Bakery has an enormous consumer following across grocery retail, and the path to further advancing engagement is to truly understand shopper preferences.
That is a clear insight from a first-time, comprehensive report, Power of Bakery, which was unveiled during a session of the American Bakers Association Convention this month in Naples, Fla., along with guidance on how to benefit from the findings. The research was conducted in partnership with the Food Marketing Institute (FMI) by 210 Analytics, LLC and Todd Hale, LLC and was sponsored by Corbion.
“Household bakery penetration is very high at 99.9 percent,” said Anne-Marie Roerink, a Principal at 210 Analytics, who spoke at the ABA session. “But driving more consumption is still one of the biggest opportunities, and to do that, we have to think like shoppers. Often at retail you have different departments that don’t play together very well. But shoppers come into stores to buy a meal. We need to put sliced bread next to deli soup, or burgers with buns, because we still have so much of an opportunity to drive bakery sales much further.”
The inaugural Power of Bakery report provides the deepest lens to date on the baked goods preferences of consumers and guidance for bakers and retailers on next steps. The research groups items into three categories based on usage occasions: functional items, such as bread, buns and rolls; indulgent items/desserts; and special occasion items, which include birthday cakes. The report points to the impact of specific ingredients and health callouts, the need to understand how consumers perceive “fresh,” and the widespread shopper acceptance of partially-prepared baked items. Shopper data was collected using an online survey among a national sample of 1,500 primary and secondary U.S. shoppers.
Impact Across Departments
The study underscores the powerful impact of bread and baked goods across store departments and retail channels. Bread and baked goods recorded more than $59.7 billion in sales in 2018. This dollar figure includes $39.8 billion in grocery, $13.8 billion for in-store bakery, $3.6 billion frozen, $2.48 billion dairy, and $8.2 million deli.
“This shows the true power of bakery,” said Todd Hale, Principal, Todd Hale, LLC.
However, he added, “conversion rates leave ample room for improvement.”
While 74 percent of shoppers purchase functional bakery items at their primary stores, the rate is only 63 percent for indulgent items and desserts, and 40 percent for special occasion items. The report urges retailers to drive cross-usage to benefit from trip frequency in the bakery aisle and impulse in the in-store bakery.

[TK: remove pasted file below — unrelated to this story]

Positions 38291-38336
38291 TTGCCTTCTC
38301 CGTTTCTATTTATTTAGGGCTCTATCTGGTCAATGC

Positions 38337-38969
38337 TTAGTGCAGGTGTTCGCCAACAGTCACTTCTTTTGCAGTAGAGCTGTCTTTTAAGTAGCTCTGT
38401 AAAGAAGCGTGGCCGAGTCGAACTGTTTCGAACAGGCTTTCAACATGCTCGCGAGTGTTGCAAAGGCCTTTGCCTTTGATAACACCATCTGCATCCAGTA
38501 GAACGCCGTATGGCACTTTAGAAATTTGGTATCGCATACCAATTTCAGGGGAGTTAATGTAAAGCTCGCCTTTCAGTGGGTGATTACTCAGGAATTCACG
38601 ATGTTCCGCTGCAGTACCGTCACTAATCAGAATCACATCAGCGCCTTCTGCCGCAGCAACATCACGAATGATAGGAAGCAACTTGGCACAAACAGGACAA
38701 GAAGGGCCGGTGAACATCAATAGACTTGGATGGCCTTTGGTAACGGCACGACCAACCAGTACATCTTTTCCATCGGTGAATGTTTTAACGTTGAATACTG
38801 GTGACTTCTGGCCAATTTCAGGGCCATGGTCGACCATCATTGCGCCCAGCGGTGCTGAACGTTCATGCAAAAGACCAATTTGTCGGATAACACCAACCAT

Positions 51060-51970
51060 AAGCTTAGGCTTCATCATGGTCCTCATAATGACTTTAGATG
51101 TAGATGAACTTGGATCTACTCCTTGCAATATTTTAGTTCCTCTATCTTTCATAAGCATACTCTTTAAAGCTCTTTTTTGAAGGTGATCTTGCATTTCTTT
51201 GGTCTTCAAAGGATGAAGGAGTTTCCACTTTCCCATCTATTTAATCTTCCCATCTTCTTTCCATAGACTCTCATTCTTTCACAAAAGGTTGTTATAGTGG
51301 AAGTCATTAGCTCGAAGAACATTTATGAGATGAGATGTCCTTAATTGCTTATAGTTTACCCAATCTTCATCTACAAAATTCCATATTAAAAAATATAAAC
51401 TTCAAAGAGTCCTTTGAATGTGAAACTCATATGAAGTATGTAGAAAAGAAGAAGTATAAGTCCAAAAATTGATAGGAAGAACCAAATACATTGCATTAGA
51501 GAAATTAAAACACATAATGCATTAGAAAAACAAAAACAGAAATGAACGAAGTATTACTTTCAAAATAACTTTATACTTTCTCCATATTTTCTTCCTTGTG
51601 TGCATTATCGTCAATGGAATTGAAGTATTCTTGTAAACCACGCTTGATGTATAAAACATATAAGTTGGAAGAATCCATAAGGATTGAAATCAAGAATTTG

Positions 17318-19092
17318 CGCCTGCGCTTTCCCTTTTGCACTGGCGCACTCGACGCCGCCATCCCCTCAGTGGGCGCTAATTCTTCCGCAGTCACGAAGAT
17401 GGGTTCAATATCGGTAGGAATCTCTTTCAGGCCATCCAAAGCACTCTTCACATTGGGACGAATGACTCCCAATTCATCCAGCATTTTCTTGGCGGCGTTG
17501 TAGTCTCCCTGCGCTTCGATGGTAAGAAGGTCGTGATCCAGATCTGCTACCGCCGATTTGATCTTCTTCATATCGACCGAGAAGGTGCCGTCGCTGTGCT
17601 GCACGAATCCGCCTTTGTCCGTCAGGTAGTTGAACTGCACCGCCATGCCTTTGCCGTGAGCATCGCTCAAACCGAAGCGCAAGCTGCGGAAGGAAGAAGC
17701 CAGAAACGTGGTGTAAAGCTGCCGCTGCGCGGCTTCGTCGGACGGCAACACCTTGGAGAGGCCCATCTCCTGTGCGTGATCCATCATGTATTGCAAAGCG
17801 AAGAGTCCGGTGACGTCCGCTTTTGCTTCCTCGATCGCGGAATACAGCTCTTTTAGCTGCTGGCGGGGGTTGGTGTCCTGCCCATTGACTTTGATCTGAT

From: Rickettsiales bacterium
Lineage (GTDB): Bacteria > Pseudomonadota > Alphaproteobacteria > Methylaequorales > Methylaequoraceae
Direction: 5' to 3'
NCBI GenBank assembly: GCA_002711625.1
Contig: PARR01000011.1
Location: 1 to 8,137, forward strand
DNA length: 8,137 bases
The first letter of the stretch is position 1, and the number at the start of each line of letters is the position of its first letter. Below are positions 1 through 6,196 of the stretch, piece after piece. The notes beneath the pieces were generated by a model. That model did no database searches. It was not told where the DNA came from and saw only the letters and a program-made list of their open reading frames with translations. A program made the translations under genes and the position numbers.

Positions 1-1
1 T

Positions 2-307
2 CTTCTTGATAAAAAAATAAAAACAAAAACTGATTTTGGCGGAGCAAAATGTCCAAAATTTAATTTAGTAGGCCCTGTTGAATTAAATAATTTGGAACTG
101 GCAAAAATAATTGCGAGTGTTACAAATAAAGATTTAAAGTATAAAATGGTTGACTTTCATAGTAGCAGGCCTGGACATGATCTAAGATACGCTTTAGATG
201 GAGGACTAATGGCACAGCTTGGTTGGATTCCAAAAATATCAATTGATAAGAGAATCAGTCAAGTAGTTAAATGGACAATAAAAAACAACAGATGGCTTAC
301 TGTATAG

“Retailers need to make sure they are real destinations for the in-store bakery or the commercial bread/baked goods aisle to differentiate themselves and win shoppers,” Hale said.
Power of Emotion is Huge
The report spotlights how emotion drives consumer perspectives about bakery. Consumers associate bakery with positive words such as delicious, great, wonderful smell and aroma, yummy and tasty.
“One female respondent said it makes her think back to her childhood, when she and her grandmother would go to the bakery and buy cupcakes,” Roerink said. “So how can we recreate that experience for this lady, and even for her children and grandchildren.”
The research found that emotionally engaged consumers are three times more likely to recommend and re-purchase, less likely to shop around, and considerably less price sensitive.
Tailoring Claims for Audiences
The research takes a deep dive into how health and well-being claims play out between functional and indulgent bakery items.
Some 74 percent of consumers look for one or more specific ingredients when buying functional bakery items, including whole gran, multi-grain, and ‘no artificial ingredients.’
The picture is dramatically different for indulgent items and desserts. In those segments, the role of health, nutrition and better-for-you choices has considerably less impact, with 36 percent saying “no influence.”
Hale said it’s important to understand how claims impact various shopper groups in different ways.
“You need to keep your eye on whether the claims are driving growth or not,” he advised.
ABA will conduct a webinar about the research on April 17, 2019 at 2pm ET.
The association will continue to relay insights from the research in the coming months to keep this important topic on the front burner of the industry.
-About the Author- David Orgel is an award-winning business journalist, food industry expert and speaker. He currently is the principal of David Orgel Consulting LLC, delivering strategic content and counsel to the food, retail and CPG industries.